The revolution of personalization and convenience underscores the transformation of banking industry operating models. The concentration on enhancing positive user experience has sparked the development and rollout of many innovations in 2016. More functional and user-friendly interfaces fortified by tighter, yet less intrusive, security integration are the drivers for improving customer engagement and usage growth. The burgeoning romance between non-traditional FinTech companies and tech-savvy millennials has awoken the proverbial sleeping giants of the banking industry. The most innovative banks bolstered their mobility offerings in 2016 to galvanize customer retention and stimulate growth.
Financial Wellness Apps
Aside from basic banking functions, innovative banks have diversified their offerings to help customers make better financial decisions, or at least help to avoid bad ones with financial wellness functions. Branch-less bank Ally Bank, a subsidiary of Ally Financial Inc., launched an app called Splurge Alert that uses geolocation to caution customers when they near a store where they have previously overspent, utilizing the user’s social network to chime in when a “danger zone” approaches. Without the costs restraints of physical locations, Ally is able to provide live web chat and 24/7 phone support. The USAA mobile app provides budgeting tools, spending and goal trackers to help customers grow their savings and implement more efficient money management. CBW Bank partnered with FinTech company Moven to offer debit cards that track, control and manage spending in real time through an amazingly simple and user-friendly interface. The combination has proven effective in “generating behavioral changes around spending” as 30 to 50 percent of the users are saving more money.
Robo-advisory Service Integration
While robo-advisors gained more acceptance by consumers, the big banks found ways to integrate them into existing operating models. Hybrid advisory services combine the personal interaction of a human financial advisor with the frictionless convenience of a robo-advisor. JPMorgan Chase is offering free robo-advisory services to its best wealth management clients. Wells Fargo teamed up with SigFig to develop its own robo-advisor to be marketed direct-to-consumer in 2017. The program caters to the millennial demographic to “establish a long-term pipeline for their full-service advisory business.” The next frontier is deeper AI integration with financial services. Currently, UBS offers personalized real-time portfolio analysis powered by IBM’s Watson.
Machine Learning Robo-workers
To the delight and curiosity of its walk-in customers, Japan’s Mizuho Bank rolled out physical robot concierges in many of its branches. The robots named “Nao” and “Pepper” are powered by IBM’s Watson AI-engine and speak Japanese, English and Chinese. The disarmingly cute robots greet walk-in customers by name and answer questions relating to over 100 products. Each successive engagement improves the accuracy of the conversations as machine language technology familiarizes itself with customer habits and preferences, much like a human concierge.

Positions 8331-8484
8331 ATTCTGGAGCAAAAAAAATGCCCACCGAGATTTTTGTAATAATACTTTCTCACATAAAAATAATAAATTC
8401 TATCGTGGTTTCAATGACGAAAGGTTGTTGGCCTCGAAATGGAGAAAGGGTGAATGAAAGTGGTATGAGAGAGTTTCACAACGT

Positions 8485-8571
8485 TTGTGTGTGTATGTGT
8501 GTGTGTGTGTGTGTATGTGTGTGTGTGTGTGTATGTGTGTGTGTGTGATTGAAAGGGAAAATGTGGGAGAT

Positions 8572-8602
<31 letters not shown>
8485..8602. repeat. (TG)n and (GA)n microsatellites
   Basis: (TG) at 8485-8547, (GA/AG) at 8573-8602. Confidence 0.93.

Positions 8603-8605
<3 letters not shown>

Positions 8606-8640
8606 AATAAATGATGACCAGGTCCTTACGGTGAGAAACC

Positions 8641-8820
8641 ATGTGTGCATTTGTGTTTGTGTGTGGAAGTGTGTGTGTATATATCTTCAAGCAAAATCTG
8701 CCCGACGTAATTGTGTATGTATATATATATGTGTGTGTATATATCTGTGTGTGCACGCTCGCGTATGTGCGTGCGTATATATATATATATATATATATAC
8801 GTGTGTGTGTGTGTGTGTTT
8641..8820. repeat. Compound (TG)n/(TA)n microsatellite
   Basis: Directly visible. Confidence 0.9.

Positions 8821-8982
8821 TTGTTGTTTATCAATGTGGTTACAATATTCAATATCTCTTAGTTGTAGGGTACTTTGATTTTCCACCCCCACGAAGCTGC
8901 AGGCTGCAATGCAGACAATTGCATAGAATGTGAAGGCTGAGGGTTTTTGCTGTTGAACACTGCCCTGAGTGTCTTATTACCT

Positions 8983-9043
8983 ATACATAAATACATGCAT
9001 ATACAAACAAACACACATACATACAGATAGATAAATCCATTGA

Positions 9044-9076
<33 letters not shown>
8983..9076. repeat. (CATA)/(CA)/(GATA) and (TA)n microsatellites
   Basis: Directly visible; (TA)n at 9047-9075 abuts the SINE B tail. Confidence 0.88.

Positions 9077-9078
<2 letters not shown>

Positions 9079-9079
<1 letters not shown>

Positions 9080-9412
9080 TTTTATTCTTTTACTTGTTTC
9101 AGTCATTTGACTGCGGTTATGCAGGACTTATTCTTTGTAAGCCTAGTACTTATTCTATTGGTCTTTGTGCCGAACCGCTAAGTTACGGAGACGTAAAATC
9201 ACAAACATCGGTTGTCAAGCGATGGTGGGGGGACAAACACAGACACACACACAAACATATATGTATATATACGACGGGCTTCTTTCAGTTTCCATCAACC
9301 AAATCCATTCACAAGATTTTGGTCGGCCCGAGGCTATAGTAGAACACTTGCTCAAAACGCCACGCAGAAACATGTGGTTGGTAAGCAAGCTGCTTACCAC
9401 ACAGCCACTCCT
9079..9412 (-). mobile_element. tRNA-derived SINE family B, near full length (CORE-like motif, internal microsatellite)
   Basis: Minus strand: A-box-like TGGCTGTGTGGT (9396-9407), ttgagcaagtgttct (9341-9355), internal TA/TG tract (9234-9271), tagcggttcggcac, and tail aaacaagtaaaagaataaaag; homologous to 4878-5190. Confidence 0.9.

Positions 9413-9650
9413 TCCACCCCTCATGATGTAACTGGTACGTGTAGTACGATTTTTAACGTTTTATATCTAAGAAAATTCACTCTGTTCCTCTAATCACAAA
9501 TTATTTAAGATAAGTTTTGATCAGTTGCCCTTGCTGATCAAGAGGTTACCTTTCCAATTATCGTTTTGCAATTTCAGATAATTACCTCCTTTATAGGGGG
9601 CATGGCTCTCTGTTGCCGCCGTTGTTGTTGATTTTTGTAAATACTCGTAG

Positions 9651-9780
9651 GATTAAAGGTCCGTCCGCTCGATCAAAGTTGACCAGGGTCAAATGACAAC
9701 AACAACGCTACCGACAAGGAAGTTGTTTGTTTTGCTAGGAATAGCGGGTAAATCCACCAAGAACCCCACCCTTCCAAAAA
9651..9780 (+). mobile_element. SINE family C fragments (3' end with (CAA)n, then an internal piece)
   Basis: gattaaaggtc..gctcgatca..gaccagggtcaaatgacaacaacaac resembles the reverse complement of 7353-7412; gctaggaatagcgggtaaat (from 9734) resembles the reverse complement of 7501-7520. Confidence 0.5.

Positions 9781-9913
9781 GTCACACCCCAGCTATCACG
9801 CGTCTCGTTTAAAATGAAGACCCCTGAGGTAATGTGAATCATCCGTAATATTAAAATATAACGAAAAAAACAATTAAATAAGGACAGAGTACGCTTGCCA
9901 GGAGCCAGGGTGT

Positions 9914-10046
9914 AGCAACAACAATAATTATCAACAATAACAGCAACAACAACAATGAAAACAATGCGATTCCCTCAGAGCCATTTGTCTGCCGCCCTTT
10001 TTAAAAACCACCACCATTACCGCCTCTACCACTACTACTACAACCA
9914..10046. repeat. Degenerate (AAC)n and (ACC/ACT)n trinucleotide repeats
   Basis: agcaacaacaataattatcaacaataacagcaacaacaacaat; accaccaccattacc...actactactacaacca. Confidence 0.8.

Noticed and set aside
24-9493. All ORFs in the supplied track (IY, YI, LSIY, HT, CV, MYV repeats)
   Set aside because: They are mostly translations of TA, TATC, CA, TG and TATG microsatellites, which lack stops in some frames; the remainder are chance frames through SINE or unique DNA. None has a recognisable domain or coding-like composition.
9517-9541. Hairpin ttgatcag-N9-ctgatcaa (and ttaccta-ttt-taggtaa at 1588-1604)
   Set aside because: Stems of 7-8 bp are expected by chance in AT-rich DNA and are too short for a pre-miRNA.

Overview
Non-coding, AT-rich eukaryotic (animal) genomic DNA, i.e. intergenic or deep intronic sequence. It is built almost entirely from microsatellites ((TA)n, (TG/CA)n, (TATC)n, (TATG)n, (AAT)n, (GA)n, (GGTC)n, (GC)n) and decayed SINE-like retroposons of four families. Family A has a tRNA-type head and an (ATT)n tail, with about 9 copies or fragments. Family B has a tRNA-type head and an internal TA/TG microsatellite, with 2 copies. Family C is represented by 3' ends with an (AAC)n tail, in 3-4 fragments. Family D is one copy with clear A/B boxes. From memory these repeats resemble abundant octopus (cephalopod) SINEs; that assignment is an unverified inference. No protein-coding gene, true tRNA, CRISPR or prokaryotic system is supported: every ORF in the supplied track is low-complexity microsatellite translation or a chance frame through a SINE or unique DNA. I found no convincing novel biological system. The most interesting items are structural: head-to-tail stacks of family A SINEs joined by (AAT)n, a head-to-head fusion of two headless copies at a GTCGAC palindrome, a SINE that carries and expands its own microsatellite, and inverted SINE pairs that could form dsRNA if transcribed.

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Multipurpose Banking App Innovation
CitiBank has combined banking, wealth management and money transfer capabilities into a single banking app. Citi Mobile lets app users pay bills, deposit checks and transfer funds between both domestic and international accounts with five modes of identity authentication, including fingerprint, facial recognition, voice and traditional PIN/password. Citigold app users have one-click access to live financial managers and real-time trading capabilities for funds and equities. The 250-person in-house start-up, Citi FinTech, achieved in months what would normally take years to develop in the quest to fulfill their mandate to “build the mobile app of the future,” according to Interim COO Yolande Piazza.
Paving Long-term Results
The concentration on mobility is showing results with customer adaption and usage growth. Mobile banking has achieved mainstream status. According to the MEF Mobile Money Report, 61 percent of people use their mobile phones for banking.
Traditional banks have the advantage of history and long-term relationships in retaining baby boomers and Gen X-ers. However, the nomadic-natured millennials are becoming the largest demographic with Gen Y-ers turning of age this year. They demand innovation and are quick to switch over to the most innovative technologies.
In a report by Salesforce.com, 75 percent of millennials are now somewhat reliant on their mobile banking app compared to just 20 percent of Gen X-ers and a scant 13 percent of baby boomers. In fact, 27 percent of millennials are completely reliant on mobile banking and “can’t imagine a world” without it.
Banks have made good strides in meeting the needs of an ever expanding base of consumer personas in 2016. Improved digital delivery models, simpler user interfaces, stronger data security, real-time bank and non-bank fund transactions (i.e. peer-to-peer), cross product integration and deeply personalized AI assistants are just a sampling of enhancements to look forward to in the coming year. The most innovative banks will continue to concentrate on mobility enhancements with a laser focus on growing their millennial base of customers.
The Internet of Things (IoT) is elevating the banking experience. However, prioritizing IoT security is essential.